2,200 miles to Brest
This Sunday 18 February at 12:30 UTC, Charles Caudrelier began his seventh week at sea in the Arkea Ultim Challenge. Setting sail from Brest forty-two days ago, the Maxi Edmond de Rothschild passed the latitude of Cape Verde early this morning. This afternoon, the leader of the round the world for ULTIMs is making headway at 21° north and benefiting from around fifteen knots of NE’ly wind to post an average speed of 25 knots, close-hauled in a trade wind sea of 2.5 to 3 metres. Since crossing the equator on Friday morning, the skipper of Gitana Team has made no secret of the fact that this long tack northward towards the Azores is a tad monotone. This is especially true after six weeks of racing and some 2,000 miles from the finish, when the urge to reach the finish line is increasingly strong. However, Charles Caudrelier is remaining pragmatic because having scanned the latest weather forecasts, he knows that the end of the course promises to be tough and particularly windy.
In race mode   

42 days… the solo round the world record under sail, which was set by François Gabart in 2017, will not be beaten. Up to the halfway mark in the Arkea Ultim Challenge, Charles Caudrelier was very much inside the record time and even a few hours ahead of schedule on passing South-East Cape in Tasmania at the exit from the Indian Ocean. However, the weather sequence in the Pacific, with forty-eight hours on stand-by shortly after Point Nemo and a particularly slow South Atlantic put the stopwatch to the bottom of the list of priorities. For the skipper of the Maxi Edmond de Rothschild, this is in no way a disappointment. In fact he insists: “I’m racing. It’s first place that I’m interested in, not the rest!”   

Charles Caudrelier, 18 February 

“The fastest routing has us finishing on Thursday evening or Friday, but we have slightly complicated weather at the end, so we’ll have to decide if we become embroiled in the weather system or sit it out for a bit to let the worst of it roll through. The weather for the end of the week is shaping up to be pretty boisterous, with very heavy seas. Either way, I hope we’ll finish by the end of the weekend.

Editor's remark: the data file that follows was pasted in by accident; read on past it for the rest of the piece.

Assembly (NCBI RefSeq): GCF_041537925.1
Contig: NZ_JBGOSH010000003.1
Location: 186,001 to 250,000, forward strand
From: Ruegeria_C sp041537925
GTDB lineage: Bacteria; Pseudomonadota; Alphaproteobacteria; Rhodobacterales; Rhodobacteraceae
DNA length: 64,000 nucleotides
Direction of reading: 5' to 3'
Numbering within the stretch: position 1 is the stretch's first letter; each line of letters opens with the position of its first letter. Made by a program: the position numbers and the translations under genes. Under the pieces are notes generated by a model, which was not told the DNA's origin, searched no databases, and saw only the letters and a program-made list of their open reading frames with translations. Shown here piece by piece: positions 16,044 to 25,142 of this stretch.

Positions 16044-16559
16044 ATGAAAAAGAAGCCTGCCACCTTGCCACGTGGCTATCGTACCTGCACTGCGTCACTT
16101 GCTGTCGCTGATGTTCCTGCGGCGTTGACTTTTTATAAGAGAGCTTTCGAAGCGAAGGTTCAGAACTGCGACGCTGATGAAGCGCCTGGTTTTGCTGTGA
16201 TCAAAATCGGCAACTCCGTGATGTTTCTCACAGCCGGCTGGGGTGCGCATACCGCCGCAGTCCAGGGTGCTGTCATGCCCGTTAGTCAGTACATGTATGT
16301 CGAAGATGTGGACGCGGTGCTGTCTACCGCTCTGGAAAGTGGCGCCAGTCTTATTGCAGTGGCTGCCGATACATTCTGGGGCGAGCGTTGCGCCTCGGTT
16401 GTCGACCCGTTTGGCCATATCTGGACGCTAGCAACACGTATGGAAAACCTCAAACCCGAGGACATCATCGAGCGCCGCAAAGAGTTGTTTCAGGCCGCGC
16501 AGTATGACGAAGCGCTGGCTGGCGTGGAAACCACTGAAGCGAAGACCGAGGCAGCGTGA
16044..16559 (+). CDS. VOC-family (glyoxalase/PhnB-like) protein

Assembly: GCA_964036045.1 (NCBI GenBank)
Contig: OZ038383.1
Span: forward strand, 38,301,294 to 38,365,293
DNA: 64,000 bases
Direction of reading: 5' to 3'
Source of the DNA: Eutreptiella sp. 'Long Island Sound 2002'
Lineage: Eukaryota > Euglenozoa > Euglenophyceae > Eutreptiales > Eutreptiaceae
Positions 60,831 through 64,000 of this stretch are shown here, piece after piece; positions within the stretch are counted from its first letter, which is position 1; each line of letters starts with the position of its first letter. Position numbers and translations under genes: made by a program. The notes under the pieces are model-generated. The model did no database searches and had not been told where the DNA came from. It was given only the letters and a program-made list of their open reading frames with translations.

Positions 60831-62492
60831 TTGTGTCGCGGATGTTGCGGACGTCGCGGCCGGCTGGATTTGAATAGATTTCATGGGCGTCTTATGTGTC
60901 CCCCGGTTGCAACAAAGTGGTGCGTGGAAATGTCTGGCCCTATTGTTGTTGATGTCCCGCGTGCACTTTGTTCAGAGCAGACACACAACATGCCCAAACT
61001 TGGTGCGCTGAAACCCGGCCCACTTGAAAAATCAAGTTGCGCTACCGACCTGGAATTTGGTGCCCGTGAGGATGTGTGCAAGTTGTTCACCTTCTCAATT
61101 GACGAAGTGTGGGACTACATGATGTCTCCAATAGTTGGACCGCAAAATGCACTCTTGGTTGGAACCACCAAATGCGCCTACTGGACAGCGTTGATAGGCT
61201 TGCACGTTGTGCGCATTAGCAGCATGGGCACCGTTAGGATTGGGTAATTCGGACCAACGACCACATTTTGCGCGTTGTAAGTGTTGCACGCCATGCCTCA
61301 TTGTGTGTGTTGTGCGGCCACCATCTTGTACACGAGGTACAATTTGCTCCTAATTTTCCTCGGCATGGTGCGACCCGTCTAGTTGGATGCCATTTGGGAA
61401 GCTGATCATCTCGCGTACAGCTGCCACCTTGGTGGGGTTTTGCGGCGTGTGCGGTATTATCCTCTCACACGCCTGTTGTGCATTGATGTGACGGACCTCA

François Gabart’s record will not be beaten, but that was not my objective on a personal level. I’m in a race, not a record attempt, and I didn’t choose my weather window. Racing is a whole different ball game. There is some strategy involved in relation to adversaries and that changes everything. Prior to Cape Horn, when we had to stop for 48 hours to let the bad weather roll over us, it was an easier decision to make because we were in front with a sizeable lead over the 2nd boat. During a record attempt, you know the course and your rival’s schedule. That really changes the deal in terms of the way you tackle your own navigation.   
On paper, the Maxi Edmond de Rothschild has greater potential than Macif did at that time as we are flying around the world. However, what is notable on this course is that the weather is much more important than the potential of the boat. Record times, like the one for the Saint Exupéry in solo format or the crewed Jules Verne, are so low today that you need a perfect sequence of weather systems to beat them.”   

Ranking at 16:00 UTC   

1/ Maxi Edmond de Rothschild - Charles Caudrelier     
2/ Sodebo Ultim 3 - Thomas Coville – 2,263.5 miles behind the leader   
3/ Maxi Banque Populaire XI - Armel Le Cleac’h - 2 578,2 milles behind the leader (on a pit stop in Rio)  4/ Actual Ultim 3 - Anthony Marchand – 5,940.8 miles behind the leader 
5/ Ultim Adagio - Eric Peron 6,468.1 miles behind the leader     

Abandon  SVR Lazartigue - Tom Laperche  

The content that appears on this website is protected by copyright.
Any reproduction or representation is strictly forbidden.

For further information, please refer to the legal notice section.
Enter at least 4 characters...